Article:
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Sound Bite Socialism Brings Cold Comfort

Last week the curtain was raised on the party conferences, with Labour centre stage in Manchester. It should have been a bold first act, playing for the prize in next May’s general election. But the drama was missing. The players themselves seemed as downbeat as the audience was underwhelmed.

Yes there was some socialism, some soft talk, and some of the tough talk that Labour has now been goaded into making.

On the economy, Ed Balls the shadow chancellor set out the stall: higher taxes are back on the agenda, the 50p top rate and a new mansion tax for £2m+ homes; more freebies – more childcare for working parents; more soft talk – ‘saving’ the NHS with a cash injection of £2bn, raising the minimum wage, scrapping the bedroom tax, a jobs guarantee for the young unemployed. There was tough talk too – on cutting the deficit, tightening the belt on pensions (pension age would rise), child benefit and winter fuel (cuts for the middle classes). A would-be iron chancellor even promised that no new spending commitment would be paid for by more borrowing. For business there would be some gain, the favoured would have business rates cut, and some pain, the bankers would take a hit.

Nothing however seemed to quicken the tempo: even Scotland, which since the ‘no’ vote had turned politics upside down, now seemed a damp squib.

The problem was not due to a tepid variety of socialism replacing Tony Blair’s pale blue. Nor is it even unique to Labour. Rather as we saw last week the leaders of this great country no longer ‘connect’ with the people, even the party members who support them in power – through their subscriptions or the long hours put in campaigning. No longer do politicians talk as if they belonged to or shared the pedestrian world of the people who, the polls tell us, put immigration and the economy as their top concerns.

On immigration we heard from Labour that there will be tighter controls. But where was the admission that under EU law and the free movement of people and labour, every single citizen of Europe, over 450 million of them, has the right to live and work in Britain, and be supported on the same benefits within months of arriving on this island. Ordinary people are not xenophobic, but they worry about their jobs, their wage levels, school places for their children and whether Britain can continue to pay its way.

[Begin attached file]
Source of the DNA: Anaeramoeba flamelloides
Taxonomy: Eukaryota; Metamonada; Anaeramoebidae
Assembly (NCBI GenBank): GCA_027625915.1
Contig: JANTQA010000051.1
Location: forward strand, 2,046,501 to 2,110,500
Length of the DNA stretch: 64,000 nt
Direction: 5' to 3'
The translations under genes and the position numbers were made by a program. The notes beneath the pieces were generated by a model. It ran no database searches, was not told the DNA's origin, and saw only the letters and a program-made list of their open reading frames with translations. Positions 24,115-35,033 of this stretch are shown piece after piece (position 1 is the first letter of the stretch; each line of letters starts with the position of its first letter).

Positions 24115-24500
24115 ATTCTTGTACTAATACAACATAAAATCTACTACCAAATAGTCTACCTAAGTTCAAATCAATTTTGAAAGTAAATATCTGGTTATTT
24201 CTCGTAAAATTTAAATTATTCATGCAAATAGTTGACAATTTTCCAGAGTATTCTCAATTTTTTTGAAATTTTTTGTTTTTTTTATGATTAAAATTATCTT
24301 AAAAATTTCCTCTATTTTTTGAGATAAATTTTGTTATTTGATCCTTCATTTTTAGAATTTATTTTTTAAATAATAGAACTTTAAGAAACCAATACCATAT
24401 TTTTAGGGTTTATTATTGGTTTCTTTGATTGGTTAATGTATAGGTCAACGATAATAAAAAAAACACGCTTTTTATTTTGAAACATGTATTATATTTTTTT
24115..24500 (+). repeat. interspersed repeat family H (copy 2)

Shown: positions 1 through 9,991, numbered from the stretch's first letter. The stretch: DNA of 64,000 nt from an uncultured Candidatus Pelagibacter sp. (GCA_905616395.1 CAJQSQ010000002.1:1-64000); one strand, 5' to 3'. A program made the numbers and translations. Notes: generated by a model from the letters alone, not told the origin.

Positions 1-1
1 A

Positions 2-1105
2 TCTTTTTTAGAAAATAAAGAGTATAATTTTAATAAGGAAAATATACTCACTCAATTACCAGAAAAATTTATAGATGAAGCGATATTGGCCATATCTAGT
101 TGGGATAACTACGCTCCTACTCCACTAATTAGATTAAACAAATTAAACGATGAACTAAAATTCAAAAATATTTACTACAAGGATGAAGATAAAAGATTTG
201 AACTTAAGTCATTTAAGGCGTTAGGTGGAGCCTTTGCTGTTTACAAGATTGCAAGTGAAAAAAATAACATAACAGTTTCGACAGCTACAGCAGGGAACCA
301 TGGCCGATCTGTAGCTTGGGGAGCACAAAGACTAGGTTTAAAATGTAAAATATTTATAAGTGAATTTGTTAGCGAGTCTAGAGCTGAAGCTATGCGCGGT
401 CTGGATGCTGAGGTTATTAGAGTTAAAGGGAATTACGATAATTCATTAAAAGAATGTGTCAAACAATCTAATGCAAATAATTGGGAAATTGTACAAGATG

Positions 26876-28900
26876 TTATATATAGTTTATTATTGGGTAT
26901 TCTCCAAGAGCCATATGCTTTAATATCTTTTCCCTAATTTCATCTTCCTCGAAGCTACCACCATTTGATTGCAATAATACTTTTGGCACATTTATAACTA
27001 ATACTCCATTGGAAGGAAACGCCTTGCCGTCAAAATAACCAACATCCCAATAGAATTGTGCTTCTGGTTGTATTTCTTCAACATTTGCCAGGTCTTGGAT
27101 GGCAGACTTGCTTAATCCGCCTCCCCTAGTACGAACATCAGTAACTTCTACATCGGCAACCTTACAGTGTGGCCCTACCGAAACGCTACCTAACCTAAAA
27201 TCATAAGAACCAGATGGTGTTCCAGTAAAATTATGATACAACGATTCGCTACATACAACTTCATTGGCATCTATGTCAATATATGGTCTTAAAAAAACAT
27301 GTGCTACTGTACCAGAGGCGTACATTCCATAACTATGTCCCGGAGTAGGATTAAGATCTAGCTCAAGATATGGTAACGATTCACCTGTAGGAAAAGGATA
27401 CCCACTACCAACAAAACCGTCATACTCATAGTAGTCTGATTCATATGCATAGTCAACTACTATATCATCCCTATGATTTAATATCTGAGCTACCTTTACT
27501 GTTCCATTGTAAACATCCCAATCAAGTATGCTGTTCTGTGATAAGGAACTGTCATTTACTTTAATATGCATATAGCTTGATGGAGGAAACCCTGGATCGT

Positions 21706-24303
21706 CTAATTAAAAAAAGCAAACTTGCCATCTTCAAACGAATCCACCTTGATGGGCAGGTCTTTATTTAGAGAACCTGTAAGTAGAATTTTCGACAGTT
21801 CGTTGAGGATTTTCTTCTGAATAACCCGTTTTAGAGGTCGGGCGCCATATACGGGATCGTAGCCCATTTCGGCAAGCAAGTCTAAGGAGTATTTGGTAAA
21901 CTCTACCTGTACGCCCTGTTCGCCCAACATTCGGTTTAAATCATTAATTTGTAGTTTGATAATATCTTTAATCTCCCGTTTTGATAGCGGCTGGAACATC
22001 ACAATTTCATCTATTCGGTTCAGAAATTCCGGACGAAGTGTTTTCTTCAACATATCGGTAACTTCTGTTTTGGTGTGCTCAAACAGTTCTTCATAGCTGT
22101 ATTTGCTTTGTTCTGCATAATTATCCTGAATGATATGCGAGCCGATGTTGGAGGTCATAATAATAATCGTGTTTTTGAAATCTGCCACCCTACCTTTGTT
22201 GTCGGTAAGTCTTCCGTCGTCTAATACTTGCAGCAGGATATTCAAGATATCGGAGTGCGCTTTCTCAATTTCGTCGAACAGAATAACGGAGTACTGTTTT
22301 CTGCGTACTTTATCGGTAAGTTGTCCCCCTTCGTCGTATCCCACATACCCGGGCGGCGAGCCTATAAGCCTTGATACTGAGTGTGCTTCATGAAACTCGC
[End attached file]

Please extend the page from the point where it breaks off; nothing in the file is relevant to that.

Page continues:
On the economy, for this trading nation to prosper, let alone survive in a tough global world, it will need to sell its goods and services to the markets of the world in, or beyond, the EU at a price that people will pay for. Taxing business or payrolls, imposing a single model for employment, penalises success and the jobs and wealth it brings; targeting the super-successful removes the incentives to succeed. We are all the poorer.

On the NHS, yes, is true that voters are concerned about healthcare. But who will take the first step to bring the system into line with the standards common in the countries we envy, France or Germany or Switzerland? Each, by the way, allocates funding to the patient, each has a mixture of public and private hospitals competing, but even the most ardent continental reds do not suggest this is tantamount to ‘profit before people’. Labour has reason to leave things unchanged. Bureaucrats run the health service from top to bottom, over half the 1.3 million NHS workers are managers and administrators, many signed up to the public sector unions, while the hospital doctors on whom life and death depend, hardly amount to 8 per cent of Britain’s most collectivised industry.

That’s the story of Britain today. The ideological left may be on the decline, but its legacy of statism dominates. The big and expensive state imposed on this country in the 1940s has taken root, through officials and benefit dependency, paid for by the people, but determined by their politicians. To that big state Labour had few answers, other than more of the same and the sound bites. These along with the focus groups which prompt them, seem to sum up why last week left not only the country, but the very activists themselves, pretty cold.


Dr Sheila Lawlor

Dr Sheila Lawlor is Politeia’s Founder and Director of Research. Her background is as an academic historian of 20th century British political history, having started her working life as research fellow at Sidney Sussex College, Cambridge and Churchill College, Cambridge. Her academic publications include Churchill and the Politics of War 1940-41 and for Politeia she has written on social, economic and constitutional policy.

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